• ONLINE SPIN
    The Turing Test And The Uniqueness Of Humans
    There are only three things to write about this week, because, obviously, there are only three things happening in the world. Tony Stark Elon Musk gave away Tesla's technology to the world (announced via the awesomely titled blog post, "All Our Patent Are Belong To You"). Some people are playing soccer in Brazil. And a computer program has apparently passed the Turing Test.
  • ONLINE SPIN
    Your Ad Is Now Viewable, And Your Hamburger Is Now Edible
    If I may put a request out to all my colleagues in the advertising technology business: Please, please, please don't make a big deal out of telling people that their "ads are now viewable." We can do better than this. Because, seriously, "your ad is now viewable" doesn't sound any different than a hamburger meat company saying, "Now with real beef!" If you heard that, then you'd be thinking, well, what the heck was I eating before?
  • ONLINE SPIN
    Why Is Marketing Tech Like Listening To Miles Davis, Metallica And Phish?
    The answer: complexity. This is both a blessing and a curse. Marketing has become complex because of technology, data and the fragmentation of media. Creative has become more complex because messaging must break through the clutter of media fragmentation coupled with consumer multitasking and the sheer volume of inter-related activities a consumer undertakes. Dealing with complexity can be anxiety-producing, to say the least. What's to keep a marketer sane?
  • ONLINE SPIN
    The Long Game
    We live in a world of short-term results. The purgatory of quarterly earnings, as important as they are, dictate the prioritization, execution and measurement of pretty much all marketing efforts. There is light at the end of the tunnel, however. And we find it in the most surprising of places: a tweet. A series of tweets from @DrFNFurter of "Rocky Horror Picture Show" fame.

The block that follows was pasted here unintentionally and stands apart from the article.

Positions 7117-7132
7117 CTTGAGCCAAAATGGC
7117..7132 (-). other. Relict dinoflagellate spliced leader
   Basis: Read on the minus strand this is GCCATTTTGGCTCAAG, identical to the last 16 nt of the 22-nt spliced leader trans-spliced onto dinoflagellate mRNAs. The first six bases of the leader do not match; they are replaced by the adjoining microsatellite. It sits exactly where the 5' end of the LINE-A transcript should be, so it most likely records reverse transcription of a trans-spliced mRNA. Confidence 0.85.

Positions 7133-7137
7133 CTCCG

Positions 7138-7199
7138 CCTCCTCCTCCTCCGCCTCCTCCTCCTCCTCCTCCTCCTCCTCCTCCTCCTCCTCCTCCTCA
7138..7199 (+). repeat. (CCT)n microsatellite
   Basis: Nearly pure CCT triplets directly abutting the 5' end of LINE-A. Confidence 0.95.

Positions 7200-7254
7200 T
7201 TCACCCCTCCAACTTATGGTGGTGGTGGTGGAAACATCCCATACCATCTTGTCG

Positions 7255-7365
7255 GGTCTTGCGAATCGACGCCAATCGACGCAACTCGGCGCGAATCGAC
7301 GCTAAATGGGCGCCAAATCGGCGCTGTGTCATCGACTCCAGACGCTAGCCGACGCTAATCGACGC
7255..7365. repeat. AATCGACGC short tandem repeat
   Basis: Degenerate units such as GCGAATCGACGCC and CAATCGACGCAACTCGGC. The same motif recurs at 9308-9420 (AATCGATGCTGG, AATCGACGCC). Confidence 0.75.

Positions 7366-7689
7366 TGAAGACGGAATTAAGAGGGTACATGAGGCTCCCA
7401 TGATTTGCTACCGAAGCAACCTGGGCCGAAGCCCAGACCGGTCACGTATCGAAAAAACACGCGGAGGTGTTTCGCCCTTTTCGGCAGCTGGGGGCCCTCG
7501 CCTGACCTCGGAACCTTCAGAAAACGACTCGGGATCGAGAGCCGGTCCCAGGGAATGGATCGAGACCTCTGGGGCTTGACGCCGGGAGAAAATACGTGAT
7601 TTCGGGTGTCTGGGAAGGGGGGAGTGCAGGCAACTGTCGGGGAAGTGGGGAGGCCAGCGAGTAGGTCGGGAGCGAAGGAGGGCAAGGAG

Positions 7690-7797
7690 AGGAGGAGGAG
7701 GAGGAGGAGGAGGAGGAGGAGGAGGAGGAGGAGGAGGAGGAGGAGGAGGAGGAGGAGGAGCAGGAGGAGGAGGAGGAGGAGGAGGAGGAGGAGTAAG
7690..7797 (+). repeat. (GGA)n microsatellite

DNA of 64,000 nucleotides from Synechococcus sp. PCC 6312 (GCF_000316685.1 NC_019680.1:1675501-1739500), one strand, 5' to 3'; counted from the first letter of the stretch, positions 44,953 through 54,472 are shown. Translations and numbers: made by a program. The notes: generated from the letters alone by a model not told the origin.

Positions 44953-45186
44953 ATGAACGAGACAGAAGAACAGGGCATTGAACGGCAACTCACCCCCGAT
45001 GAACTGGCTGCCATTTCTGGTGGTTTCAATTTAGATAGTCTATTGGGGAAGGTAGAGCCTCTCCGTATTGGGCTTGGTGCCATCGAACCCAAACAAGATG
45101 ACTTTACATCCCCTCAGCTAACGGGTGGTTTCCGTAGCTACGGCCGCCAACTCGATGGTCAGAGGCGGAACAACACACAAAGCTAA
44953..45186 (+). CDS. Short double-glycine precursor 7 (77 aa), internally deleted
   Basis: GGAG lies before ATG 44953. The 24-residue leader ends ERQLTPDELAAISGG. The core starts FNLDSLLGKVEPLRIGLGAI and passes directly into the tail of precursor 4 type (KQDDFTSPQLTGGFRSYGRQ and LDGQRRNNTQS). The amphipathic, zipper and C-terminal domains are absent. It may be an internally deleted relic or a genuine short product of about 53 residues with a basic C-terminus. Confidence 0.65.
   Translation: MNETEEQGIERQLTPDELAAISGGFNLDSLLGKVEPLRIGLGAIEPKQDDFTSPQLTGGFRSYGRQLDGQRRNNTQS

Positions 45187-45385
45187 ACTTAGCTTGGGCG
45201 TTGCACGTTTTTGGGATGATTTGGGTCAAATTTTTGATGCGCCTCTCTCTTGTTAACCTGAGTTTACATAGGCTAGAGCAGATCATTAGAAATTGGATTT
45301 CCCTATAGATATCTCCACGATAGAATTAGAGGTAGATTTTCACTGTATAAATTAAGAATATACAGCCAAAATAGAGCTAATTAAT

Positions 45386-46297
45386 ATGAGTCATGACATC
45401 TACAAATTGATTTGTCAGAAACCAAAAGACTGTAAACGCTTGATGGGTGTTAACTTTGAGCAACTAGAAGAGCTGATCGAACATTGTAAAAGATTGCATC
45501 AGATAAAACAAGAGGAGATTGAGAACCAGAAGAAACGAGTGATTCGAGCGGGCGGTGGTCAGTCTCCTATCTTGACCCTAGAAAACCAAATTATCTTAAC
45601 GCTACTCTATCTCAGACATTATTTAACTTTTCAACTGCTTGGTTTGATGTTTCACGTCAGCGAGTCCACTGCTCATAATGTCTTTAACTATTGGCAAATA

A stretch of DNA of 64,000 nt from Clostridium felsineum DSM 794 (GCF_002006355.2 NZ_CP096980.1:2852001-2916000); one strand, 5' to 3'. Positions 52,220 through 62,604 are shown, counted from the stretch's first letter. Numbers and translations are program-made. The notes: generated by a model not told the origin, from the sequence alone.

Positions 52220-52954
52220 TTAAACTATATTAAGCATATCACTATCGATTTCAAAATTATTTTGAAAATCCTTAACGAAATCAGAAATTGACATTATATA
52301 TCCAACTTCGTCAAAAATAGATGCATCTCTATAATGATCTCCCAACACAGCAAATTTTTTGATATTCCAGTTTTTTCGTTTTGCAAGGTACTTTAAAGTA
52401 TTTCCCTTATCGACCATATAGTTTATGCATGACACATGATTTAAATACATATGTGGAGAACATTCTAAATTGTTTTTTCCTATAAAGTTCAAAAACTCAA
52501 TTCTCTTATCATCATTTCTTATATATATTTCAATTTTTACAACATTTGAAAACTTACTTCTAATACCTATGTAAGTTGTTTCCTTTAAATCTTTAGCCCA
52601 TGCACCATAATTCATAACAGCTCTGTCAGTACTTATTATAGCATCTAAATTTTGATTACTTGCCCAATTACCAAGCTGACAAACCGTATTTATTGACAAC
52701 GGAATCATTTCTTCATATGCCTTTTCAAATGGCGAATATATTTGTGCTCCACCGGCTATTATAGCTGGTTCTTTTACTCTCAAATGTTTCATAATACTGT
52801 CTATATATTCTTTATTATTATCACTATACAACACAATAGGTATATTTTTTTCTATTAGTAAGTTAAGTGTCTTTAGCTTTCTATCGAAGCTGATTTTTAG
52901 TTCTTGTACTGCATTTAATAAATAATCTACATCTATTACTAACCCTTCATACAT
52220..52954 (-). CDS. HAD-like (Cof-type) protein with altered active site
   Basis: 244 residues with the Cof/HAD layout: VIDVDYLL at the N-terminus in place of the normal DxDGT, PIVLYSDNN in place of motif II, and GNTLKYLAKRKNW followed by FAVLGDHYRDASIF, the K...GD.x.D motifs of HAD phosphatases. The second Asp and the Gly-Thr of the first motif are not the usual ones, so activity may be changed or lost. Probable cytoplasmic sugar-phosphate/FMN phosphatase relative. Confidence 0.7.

• ONLINE SPIN
    Marketing Capability Development: Most Companies Spend Lots, Measure Zero
    Over the last few months I have collaborated with the World Federation of Advertisers (WFA) on research about building marketing capabilities within companies. The reality is that, especially during the economic crisis of 2008/2009, the investment in the development of employees' people skills and marketing capabilities has taken a serious nose-dive. According to U.S. data from Deloitte, spending in capability development went down by 11% in each of those two years, for a decrease of 22% in total. Spend in capability development is now growing again, but that seems to be just making up for lost time. The biggest shock ...
  • ONLINE SPIN
    The Best People In The World To Sell To, And The Best Thing To Sell To Them
    Hey, there! What are you up to this weekend? Want to come help me move? No? Of course you don't. Nobody likes to move. We do it because we're forced to, because it's less expensive than throwing everything out and buying all new stuff, because we've somehow grown attached to our possessions.
  • ONLINE SPIN
    The Power Of Words
    The Internet is a powerful medium, but not as powerful as the spoken word. For proof, simply look at the news and read the headlines. Words can hurt. Words can heal. Words can solve problems -- and words can create more problems than you could ever imagine.
  • ONLINE SPIN
    And On The 45th Day, They Tweeted
    When people ask me about my professional background, I often quip that I'm a "recovering ad guy." After reading Business Insider's "The 45-Day Planning Process That Goes Into Creating A Single Corporate Tweet," I'm reminded this is exactly what I'm still recovering from. Too many hours of my stint at a "traditional agency" were spent obsessing over a single piece of content. All those billable hours, creative energy, and expense for a piece of content that was increasingly being ignored and skipped via the traditional medium that delivered them. Yup, it was this special breed of insanity that had me ...
  • ONLINE SPIN
    The Five Stages Of Grief: How Marketers Deal With New Digital Ecosystem
    Most people are familiar with the five stages of grief, as pioneered by Swiss-American psychiatrist Elisabeth Kbler-Ross in her 1969 book "On Death and Dying." The stages are, in order: denial, anger, bargaining, depression and acceptance. For marketers dealing with the realities of digital advertising, I am going to advocate a revision of this model, with the order now denial, depression, anger, bargaining and acceptance.
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